To say I was excited about the release of Batman: Arkham Knight would be a extreme understatement. I have been a true fan of Rocksteady’s series since the very beginning, and everything about this final chapter in their trilogy–I don’t count Arkham Origins since it wasn’t made by them–just looked glorious.
Having just completed it, I can say that it certainly lived up to the hype–but we’re not here to discuss Knight we’re here to discuss the game that started it all, Arkham Asylum
In 2009, the idea of a new Batman game seemed largely unnecessary. Why? Because any effort before that–of which there were 26, give or take–were, for the most part, utter failures. Each failed to capture the essence of what it was like to be Batman, and without that, there wasn’t much else to go on.
To be fair, given that Batman is a very human superhero, the entertainment value was hard to get spot-on. Yeah, you could beat the snot out of henchmen left and right, but third-person combat games were few and far between and the mechanic had grown stale.
Unfortunately, being a big Batman fan, none of this mattered to me, and I preordered the game immediately upon announcement. Fortunately, however, the game turned out to be pure gold.
Based on the DC comic series of the same name, Arkham Asylum sets off the trilogy of events when Batman captures the Joker and takes him back to his all-to-semi-permanent home, Arkham Asylum. Oddly, as Batman recalls, the Joker seemed all too willing to be captured, and for good reason–it was his goal all along to get Batman into the Asylum and then release every prisoner inside. This, of course, includes the famous heavy hitters in Batman’s rogues gallery (i.e. Poison Ivy, Mr. Freeze, The Scarecrow, Bane, Killer Croc, etc.), and everything just spins out of control from there–in, arguably, the best way possible.
Shortly after Arkham Asylum debuted, I had managed to complete it, and review it for my college’s newspaper. Having looked back on that review prior to writing this shorter one, I found that my opinion on the game hasn’t changed all that much–and that’s not a bad thing.
Firstly, and most importantly, the gameplay innovations introduced in Arkham Asylum changed third-person brawlers forever. Hand-to-hand combat in this game is advertised as “free-form” with an emphasis on bat gadgets and the environment around you. Since every area you enter is usually only slightly different than the last, you will have an endless supply of ideas on how to bring the fear down on all the hapless baddies between boss fights.
As a salute to the long-term fans of the caped crusader, the tale is not only penned by Paul Dini–the creative force behind the acclaimed Batman: The Animated Series, but voice actors Kevin Conroy, Mark Hamill, and Arleen Sorkin reprise their roles as Batman/Bruce Wayne, The Joker, and Harley Quinn, respectively.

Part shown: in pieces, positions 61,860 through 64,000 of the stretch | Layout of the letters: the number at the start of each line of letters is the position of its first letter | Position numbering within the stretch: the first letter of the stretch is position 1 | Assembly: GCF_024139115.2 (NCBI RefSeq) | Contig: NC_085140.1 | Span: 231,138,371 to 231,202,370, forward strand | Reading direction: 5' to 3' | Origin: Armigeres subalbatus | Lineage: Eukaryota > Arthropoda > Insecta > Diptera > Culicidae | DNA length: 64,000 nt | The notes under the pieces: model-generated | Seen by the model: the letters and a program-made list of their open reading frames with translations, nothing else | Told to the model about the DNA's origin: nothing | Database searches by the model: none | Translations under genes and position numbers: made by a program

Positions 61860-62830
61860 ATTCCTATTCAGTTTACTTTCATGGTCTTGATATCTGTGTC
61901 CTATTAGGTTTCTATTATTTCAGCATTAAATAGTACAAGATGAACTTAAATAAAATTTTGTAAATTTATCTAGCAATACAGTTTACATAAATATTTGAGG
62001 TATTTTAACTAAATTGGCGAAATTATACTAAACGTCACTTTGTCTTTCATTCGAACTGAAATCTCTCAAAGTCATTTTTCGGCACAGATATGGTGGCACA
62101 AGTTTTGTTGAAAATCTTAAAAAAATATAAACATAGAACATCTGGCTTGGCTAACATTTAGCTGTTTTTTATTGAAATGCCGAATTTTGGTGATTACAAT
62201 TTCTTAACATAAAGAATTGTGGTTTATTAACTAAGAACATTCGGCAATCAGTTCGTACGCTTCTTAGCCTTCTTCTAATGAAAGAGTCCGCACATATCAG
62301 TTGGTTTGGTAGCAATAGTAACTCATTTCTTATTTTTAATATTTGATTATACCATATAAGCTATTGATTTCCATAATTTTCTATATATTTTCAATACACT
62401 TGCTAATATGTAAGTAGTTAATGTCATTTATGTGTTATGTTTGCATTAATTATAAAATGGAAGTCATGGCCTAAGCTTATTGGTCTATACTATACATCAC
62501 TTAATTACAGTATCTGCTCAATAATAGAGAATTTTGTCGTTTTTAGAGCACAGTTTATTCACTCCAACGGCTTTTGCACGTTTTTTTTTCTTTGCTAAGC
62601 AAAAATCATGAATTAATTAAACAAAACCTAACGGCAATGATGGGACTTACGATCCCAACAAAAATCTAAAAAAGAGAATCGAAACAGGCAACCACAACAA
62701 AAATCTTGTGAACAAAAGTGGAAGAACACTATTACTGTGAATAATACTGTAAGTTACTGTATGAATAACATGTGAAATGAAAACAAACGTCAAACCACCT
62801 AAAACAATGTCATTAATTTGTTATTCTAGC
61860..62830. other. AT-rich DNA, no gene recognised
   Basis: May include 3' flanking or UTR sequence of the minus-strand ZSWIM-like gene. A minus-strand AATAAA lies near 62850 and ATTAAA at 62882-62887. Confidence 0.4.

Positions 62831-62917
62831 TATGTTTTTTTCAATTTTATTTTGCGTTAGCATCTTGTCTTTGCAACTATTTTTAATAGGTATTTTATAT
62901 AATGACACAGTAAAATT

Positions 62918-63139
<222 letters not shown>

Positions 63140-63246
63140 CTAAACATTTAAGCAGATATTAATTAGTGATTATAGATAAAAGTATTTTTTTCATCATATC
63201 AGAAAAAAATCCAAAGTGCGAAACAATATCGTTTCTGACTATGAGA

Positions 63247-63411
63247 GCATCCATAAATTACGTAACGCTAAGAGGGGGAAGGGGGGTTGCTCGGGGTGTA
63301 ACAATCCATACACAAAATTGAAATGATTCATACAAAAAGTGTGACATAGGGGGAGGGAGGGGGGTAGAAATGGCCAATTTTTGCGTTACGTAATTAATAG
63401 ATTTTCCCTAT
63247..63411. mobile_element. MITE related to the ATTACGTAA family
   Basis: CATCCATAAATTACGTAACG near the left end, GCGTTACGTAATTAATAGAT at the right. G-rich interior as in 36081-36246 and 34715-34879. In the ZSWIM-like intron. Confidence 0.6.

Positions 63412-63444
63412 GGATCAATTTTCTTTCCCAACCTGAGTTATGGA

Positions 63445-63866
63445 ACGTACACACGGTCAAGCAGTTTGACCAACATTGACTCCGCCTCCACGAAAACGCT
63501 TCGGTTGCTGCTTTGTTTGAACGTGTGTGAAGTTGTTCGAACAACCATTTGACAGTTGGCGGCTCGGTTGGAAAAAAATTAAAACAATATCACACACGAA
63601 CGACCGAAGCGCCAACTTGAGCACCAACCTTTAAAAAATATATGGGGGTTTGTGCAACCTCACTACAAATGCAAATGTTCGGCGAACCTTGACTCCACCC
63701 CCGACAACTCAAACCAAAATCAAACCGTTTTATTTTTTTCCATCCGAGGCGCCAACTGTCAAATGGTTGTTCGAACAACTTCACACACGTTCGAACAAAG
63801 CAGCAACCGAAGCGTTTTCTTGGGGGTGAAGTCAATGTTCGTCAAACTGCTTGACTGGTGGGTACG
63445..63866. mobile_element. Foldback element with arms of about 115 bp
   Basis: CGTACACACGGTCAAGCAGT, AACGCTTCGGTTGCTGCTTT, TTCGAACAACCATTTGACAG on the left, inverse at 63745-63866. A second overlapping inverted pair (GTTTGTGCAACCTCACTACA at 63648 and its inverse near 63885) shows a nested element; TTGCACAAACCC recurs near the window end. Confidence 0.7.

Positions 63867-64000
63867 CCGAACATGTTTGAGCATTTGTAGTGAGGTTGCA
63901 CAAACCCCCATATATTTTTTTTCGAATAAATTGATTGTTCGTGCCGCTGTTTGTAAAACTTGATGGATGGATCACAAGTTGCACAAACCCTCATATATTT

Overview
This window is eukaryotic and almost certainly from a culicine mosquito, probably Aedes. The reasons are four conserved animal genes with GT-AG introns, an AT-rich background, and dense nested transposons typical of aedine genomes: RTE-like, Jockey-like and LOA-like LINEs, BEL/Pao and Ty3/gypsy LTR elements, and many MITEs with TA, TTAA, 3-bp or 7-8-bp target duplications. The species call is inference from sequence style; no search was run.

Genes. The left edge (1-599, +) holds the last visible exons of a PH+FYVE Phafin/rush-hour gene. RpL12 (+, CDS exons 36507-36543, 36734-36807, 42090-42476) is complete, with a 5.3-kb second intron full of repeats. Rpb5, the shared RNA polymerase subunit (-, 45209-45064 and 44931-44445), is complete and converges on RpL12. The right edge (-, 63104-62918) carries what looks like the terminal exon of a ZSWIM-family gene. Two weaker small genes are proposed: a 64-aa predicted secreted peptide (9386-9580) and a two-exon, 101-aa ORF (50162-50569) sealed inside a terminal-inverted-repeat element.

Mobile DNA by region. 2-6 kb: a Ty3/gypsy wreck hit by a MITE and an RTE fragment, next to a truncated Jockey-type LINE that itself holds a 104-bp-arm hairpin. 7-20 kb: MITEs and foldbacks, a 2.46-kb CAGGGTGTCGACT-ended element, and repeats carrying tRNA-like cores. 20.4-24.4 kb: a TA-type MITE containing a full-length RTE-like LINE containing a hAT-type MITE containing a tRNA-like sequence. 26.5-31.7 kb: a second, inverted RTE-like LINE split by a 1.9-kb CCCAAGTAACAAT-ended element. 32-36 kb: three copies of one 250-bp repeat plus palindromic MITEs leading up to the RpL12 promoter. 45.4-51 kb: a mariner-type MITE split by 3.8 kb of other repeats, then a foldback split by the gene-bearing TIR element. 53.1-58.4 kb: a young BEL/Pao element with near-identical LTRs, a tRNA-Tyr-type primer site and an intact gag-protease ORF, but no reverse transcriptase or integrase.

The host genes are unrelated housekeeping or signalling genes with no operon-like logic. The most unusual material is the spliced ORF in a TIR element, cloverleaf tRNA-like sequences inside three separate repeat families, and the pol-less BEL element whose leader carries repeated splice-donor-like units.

Arkham Asylum also introduces elements of the survival-horror genre You may be the world’s greatest detective with an arsenal of gadgets at your disposal, but you really do feel lost and alone in the strange halls of Arkham. Never knowing exactly what’s around each turn really keeps things on edge for most of the game.
Of course, no game is perfect, and as close as this one comes, even Batman isn’t above some criticism.
While the fighting is intuitive, the AI is fairly stupid and will frequently lose track of you if you swing to a gargoyle, even if they are still looking right at you. In addition, you’ll likely end up spending the majority of the game in “Detective Mode” as it allows you the most information on the areas around you–but the trade-off is the enemies are reduced down to skeletons, and everything is just sort of, well, blue.
Also, trying to use a 2D map to navigate a 3D world is increasingly difficult and will lead to Batman getting lost and back-tracking frequently to get past barriers when there are typically much simpler solutions.
But if those are the biggest complaints overall, its clear you’re doing something right.
Why You Should Play It
This may seem like an odd reason, but because it only helps you appreciate just how amazing the two sequels, Arkham City and Arkham Knight, truly are.
When Asylum was the only game out I truly believed it was the closest to perfection I’d ever experience in a superhero game–and I was gladly proven wrong by City and then again by Knight. The amount of time, love, and dedication that Rocksteady has put into each of these titles shows, and that’s why, for the most part, they are must-plays on most people’s list.
In fact, the trilogy as a whole is an absolute must-play in terms of the superhero game genre, and Arkham Asylum–while dated at this point–is really just an absolute joy to play from beginning to end. Plus, if you’ve never heard Mark Hamill’s Joker or Kevin Conroy’s Batman you’re doing yourself a disservice, and even if you have, why would you keep yourself from a chance to hear more of them?